I DID THAT SORT OF WORK FOR YEARS BEFORE TAKING A FLING AT ELECTION TO HAYWARD COUNCIL. BEING A CHILD BORN IN OAKLAND NOT TOO LONG AFTER THE 1929 CRASH AND RAISED THERE DURING THE DEPRESSION, I LEARNED WELL THE NEED RFOR BEING THRIFTY.

      SEEKING NEED FOR USE OF A PHOTO TO BE PUBLISHED IN MY CAMPAIGN, MATERIALS. I THOUGHT TO MYSELF THAT IT WOULD BE WELL TO INCLUDE MY WIFE IN THE PHOTO, FOR TWO REASONS:

      1.) WE OUGHT PROVIDE A PHOTO TO OUR CHILDREN AS A CHRISTMAS GIFT!

      2.) IT WAS FOR TWO REASONS A ‘TWO FER’ SINCE SPOUSE HAD DONE EXTENSIVE VOLUNTEER EFFORT AT ST. JOACHIN’S WHILE OUR FOUR CHILDREN ATTENDED SCHOOL THERE, THEN LATER AT ALL SIANTS CHURCH WHERE THE SENIOR CITIZENS ACTIVITIES AND SINGULAR OPPORTUNITY TO PROVIDE TRANSPORT OF PRIESTS TO AND FROM CONVALESCENT AND ‘REST HOME’ FACILITIES, BROUGHT HER INTO MUCH FACIAL RECOGNITION.

      CAN YOU IMAGINE MY SURPRISE WHEN THE USE OF HER ATTRACTIVE IMAGE WAS SEEN AS AN ATTACK UPON THE GAY CANDIDATE?

      THUS DID I LEARN NOT TO GO DOOR TO DOOR FOR ANY CANDIDATE IN FUTURE ELECTIONS. EVEN DURING THE VOTE FOR THE lIBRARY RE-PLACEMENT WAS CONDUCTED, I RAN INTO SOME PRETTY CONFUSED PEOPLE WHO FAILED TO SEE THE BENEFIT OF A LARGER LIBRARY IN HAYWARD. ‘NO’ IS THE EASIEST WORD IN OUR LANGUAGE!

      THE BASIC PROBLEM IS THE WIDESPREAD VIEW THAT POLITICS ARE DIRTY! TIE THAT TO THE PERSONAL OBSERVATI8ON THAT A GREAT MANY VOTERS JUST CAN NOT BE BOTHERED IN ANY ATTEMPT TO ANALYZE ISSUES. ‘NO’ IS WIDELY THOUGHT TO BE THE Easy substitute for serious thought…. a concept widely employed by voters in HAYWARD.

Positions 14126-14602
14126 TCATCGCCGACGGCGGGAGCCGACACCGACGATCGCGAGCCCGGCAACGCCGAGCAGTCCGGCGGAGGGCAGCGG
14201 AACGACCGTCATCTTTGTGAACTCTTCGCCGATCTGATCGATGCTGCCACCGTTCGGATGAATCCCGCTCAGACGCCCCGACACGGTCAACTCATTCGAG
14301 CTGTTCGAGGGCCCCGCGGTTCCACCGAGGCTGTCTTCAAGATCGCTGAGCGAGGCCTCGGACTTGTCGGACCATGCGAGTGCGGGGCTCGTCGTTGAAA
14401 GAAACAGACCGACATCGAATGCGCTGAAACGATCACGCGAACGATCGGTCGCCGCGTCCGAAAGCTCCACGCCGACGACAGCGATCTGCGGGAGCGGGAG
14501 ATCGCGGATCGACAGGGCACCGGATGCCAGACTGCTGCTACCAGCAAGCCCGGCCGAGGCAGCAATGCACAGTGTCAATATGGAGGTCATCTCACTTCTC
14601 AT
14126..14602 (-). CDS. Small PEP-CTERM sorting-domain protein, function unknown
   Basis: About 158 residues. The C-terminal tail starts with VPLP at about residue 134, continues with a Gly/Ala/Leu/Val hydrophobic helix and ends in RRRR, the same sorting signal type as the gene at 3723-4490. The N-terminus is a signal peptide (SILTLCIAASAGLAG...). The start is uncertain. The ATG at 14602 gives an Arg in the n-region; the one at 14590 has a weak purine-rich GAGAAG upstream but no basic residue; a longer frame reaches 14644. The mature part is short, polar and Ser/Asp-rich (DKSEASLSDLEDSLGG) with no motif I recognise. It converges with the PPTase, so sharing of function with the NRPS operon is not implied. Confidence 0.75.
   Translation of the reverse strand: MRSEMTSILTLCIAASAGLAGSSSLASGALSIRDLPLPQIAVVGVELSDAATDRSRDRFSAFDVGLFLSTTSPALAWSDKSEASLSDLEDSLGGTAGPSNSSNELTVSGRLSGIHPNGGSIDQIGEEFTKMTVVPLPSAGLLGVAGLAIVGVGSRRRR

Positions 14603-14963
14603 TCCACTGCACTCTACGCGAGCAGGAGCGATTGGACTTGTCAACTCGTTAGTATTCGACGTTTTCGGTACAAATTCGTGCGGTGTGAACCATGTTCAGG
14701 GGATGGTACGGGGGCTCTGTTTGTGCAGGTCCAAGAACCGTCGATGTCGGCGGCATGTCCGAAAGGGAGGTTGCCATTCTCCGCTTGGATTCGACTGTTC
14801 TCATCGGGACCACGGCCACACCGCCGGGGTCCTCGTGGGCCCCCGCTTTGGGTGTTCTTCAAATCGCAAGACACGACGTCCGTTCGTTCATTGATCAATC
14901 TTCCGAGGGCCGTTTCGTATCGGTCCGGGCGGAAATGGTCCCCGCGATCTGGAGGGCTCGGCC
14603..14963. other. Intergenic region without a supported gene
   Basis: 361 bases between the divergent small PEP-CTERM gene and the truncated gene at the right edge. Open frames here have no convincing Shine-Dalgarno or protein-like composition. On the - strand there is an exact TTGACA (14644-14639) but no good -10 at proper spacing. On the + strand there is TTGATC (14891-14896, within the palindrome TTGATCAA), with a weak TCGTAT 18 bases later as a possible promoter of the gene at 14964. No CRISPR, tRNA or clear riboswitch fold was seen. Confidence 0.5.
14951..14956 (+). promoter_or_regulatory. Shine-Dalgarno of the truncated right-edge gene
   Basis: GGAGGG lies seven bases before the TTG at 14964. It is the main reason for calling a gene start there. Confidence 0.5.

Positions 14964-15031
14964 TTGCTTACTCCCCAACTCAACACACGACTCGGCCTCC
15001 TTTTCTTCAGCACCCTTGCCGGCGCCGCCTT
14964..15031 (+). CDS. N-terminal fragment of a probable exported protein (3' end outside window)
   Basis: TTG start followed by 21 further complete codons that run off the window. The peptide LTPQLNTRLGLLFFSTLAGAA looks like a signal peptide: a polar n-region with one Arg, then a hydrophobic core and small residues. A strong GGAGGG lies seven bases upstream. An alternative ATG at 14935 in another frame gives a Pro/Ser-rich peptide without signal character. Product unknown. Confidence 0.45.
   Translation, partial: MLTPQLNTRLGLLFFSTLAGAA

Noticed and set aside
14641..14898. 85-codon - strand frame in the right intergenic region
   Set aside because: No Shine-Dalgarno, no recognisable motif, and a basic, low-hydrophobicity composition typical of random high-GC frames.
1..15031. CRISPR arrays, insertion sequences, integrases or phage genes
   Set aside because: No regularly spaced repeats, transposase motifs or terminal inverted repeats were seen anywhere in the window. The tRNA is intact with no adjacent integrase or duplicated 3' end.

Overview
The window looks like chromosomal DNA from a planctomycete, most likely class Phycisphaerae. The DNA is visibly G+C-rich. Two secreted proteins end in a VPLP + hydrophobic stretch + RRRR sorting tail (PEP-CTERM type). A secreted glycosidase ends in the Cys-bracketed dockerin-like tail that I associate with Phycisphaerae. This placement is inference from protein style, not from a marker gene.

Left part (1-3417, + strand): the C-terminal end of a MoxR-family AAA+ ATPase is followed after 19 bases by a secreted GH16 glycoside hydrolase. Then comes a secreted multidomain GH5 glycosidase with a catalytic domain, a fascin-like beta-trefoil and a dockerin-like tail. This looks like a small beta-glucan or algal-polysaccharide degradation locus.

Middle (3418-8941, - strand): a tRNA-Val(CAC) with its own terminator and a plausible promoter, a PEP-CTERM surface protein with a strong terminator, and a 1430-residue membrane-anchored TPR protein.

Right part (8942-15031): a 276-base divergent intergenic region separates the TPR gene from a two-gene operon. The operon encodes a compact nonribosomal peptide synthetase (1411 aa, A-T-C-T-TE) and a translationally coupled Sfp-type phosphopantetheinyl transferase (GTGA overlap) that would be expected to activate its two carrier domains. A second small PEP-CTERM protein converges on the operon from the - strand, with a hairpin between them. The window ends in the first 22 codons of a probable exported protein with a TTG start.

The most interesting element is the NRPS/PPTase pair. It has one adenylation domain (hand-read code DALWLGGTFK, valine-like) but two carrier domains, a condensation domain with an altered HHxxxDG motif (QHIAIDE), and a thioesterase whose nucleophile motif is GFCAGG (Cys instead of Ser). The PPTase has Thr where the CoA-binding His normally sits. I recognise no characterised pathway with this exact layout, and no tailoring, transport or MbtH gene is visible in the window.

CANDIDATES GOING DOOR TO DOOR SEEKING VOTES ARE COURAGEOUIS FOLK…… GIVE THEN CREDIT AT LEAST FOR THAT EFFORT TO OPEN POSSIBLE COMMUNICATION WITH SERIOUS VOTERS.

    • Passive Observer

      Re: Cosmo.

      How ironic that you incorrectly used the word “reign” when asking Mr. Salinas to “reign in his ignorance…”

      The correct word is rein.

      Mr. Salinas’ optimism for Hayward is what’s on the ballot, not his academic title. I read all the profiles of the candidates in this series and I find Mr. Salinas one of the more notable candidates. I like Mr. Oiwa as well, but feel he hasn’t raised enough money to get his message out. I have yet to decide who will get my second vote, but Mr. Salinas and his dedication to making Hayward an optimistic place works for me.

    • Vince Scolari

      @ Cosmo.
      Are you an angry Ex-Student of his or something? Because it REALLY seems like it. Seriously, stop playing your Atari 2600 and and get some sun, it’s healthy for you… Try it sometime.

    • One of Salinas’ current students.

      Mark Salinas is an amazing professor. This is my first time taking Mexican American history with him and he’s taught me and my classmates at Chabot College so much. It’s sad to me to see people be so harsh towards him. He does nothing but good for our community.

    • Michael Moore

      One of …Students,
      You should post more often here, providing your point of view. Do try though to get on a more current post. Welcome to HayWord.